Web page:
Heartland Film Fest announces 2014 lineup 

click to enlarge My name is Judge.
  • My name is Judge.

Heartland Film Festival officially runs Oct. 16-25, but it'll get started early this year with an Oct. 4 "special kickoff screening event and party" featuring The Judge, starring Robert Downey, Jr. as a lawyer who returns to his hometown of Carlinville, Indiana to find that his dad (Robert Duvall), also the town's judge, is suspected of murder. Director David Dobkin (Wedding Crashers, Shanghai Knights, Clay Pigeons) will attend the screening at AMC Castleton Square 14, preceded by a party at Cafe Patachou. $40 gets you in to the party (with the screening included for free); head to heartlandfilmfestival.org for tickets and more info on all events. We'll note here that Carlinville is, of course, not an actual Indiana town (there's one in Illinois) and the film was filmed in Massachusetts.

Next stop on the Heartland special events itinerary is the "opening night screening and after-party" on Oct. 16, featuring Jason Reitman's new one, Men, Women & Children, about a group of high schoolers (including The Fault in Our Stars star Ansel Elgort) and their parents (Jennifer Garner, Adam Sandler) coping with this modern world. Tickets also run $40 for this one, which takes place at the The Toby at the IMA. 

Let's get to some other key calendar info: As usual, the first day of screenings, on Oct. 17 at AMC Castleton Square 14, is comprised entirely of Festival Award-winning films with filmmakers scheduled to attend. You'll recall that Heartland is something of a two-tiered festival: The jury picks a crop of Festival Award Winners in advance in each category (narrative and documentary features, and narrative and documentary shorts), and they then select the Grand Prize Winners from that group. Films in the second tier of "official selections" can still win audience awards but can't make a dark horse run at the Grand Prize. 


click to enlarge Heartland's spiffy media kit.
  • Heartland's spiffy media kit.
So you're seeing what Heartland believes to be the best of the fest on Oct. 17, based on their ability to "create some kind of perspective-shift in the viewer" and "change the way he or she sees the world," to quote from Heartland's programming criteria. Screenings of all films (including the "official selections") run Oct. 18-25 at AMC Castleton Square, AMC Traders Point and the Wheeler Arts Community, with the two AMC theaters generally screening films throughout the day and the Wheeler limited to evening programs starting Oct. 20. Individual tickets run $9 online and $11 at the theater with an unlimited screenings pass going for $210.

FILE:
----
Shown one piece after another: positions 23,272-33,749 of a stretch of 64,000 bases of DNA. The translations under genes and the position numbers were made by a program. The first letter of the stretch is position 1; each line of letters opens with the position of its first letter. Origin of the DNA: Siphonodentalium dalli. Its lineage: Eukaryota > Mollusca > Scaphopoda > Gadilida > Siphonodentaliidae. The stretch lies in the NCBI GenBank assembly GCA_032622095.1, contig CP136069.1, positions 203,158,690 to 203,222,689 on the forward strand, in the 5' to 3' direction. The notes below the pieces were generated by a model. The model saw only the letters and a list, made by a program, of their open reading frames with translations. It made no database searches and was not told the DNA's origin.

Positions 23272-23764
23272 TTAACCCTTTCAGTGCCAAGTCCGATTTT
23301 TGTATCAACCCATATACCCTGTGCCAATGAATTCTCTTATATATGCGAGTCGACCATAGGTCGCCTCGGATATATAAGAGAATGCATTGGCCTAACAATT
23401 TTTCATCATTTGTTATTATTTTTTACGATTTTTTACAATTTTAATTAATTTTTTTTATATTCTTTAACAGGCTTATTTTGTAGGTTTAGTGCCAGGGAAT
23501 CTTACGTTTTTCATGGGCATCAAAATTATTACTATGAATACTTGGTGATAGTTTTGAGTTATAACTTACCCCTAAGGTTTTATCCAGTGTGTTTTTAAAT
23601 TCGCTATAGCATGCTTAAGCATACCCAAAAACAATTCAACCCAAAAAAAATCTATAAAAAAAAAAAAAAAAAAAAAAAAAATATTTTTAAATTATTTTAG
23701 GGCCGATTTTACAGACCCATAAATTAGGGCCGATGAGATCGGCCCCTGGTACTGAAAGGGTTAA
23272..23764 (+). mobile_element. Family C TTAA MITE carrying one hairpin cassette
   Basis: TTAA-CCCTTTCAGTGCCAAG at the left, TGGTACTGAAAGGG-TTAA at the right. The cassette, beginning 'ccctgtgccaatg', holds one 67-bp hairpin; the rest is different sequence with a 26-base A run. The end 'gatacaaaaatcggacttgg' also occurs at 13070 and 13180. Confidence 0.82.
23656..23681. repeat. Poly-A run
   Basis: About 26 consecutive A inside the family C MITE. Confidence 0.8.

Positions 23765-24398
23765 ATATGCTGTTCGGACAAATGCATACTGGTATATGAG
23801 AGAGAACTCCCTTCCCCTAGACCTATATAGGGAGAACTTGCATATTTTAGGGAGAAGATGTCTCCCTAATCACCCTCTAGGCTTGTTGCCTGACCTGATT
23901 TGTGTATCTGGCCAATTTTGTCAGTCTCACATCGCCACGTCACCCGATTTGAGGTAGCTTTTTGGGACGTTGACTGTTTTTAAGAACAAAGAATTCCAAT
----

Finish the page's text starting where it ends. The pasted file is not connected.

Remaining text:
Other special events? The Oct. 18 awards ceremony at Old National Centre, the Oct. 19 filmmakers' brunch at Omni Severin Hotel (a chance to meet and engage in a Q&A with filmmakers). Other talking points? Heartland is calling this its "most diverse lineup," featuring several films with LGBTQ themes (festival winner Drunktown's Finest and the documentaries Queens & Cowboys: A Straight Year on the Gay Rodeo and An Honest Liar). And a record number of 1,634 films were submitted this year for consideration, up from 858 in 2011.

Heartland's biggest cash prizes are slightly down from last year. The Grand Prize Winners for Best Narrative Feature and Best Documentary Feature will each receive $45,000, instead of $50,000 as in 2013. Other figures remain the same: Grand Prize Winners for Best Narrative Short and Best Documentary Short will still take home $5,000 each, with $2,000 going to the winners of the Jimmy Stewart Memorial Crystal Heart Awards for best student short and $2,500 to the Grand Prize Winner of the High School Film Competition.

Two other notes: The covers to the media kit and festival guide, along with Heartland's new logos, are really spiffy; props again to creative director Derek Hulsey. And as I type, Ed Johnson-Ott is probably watching a screener for one of this year's films at Heartland; look for a typically robust review guide in mid-October.

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Scott Shoger

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Scott Shoger staggered up to NUVO's door one summer afternoon, a little drunk, poor and crazy-haired, muttering about future Mayor Ballard. He was taken in, hosed down, given NUVO-emblazoned clothes to wear and allowed to work in exchange for food and bylines. Refusing to leave the premises, he was hired on as... more

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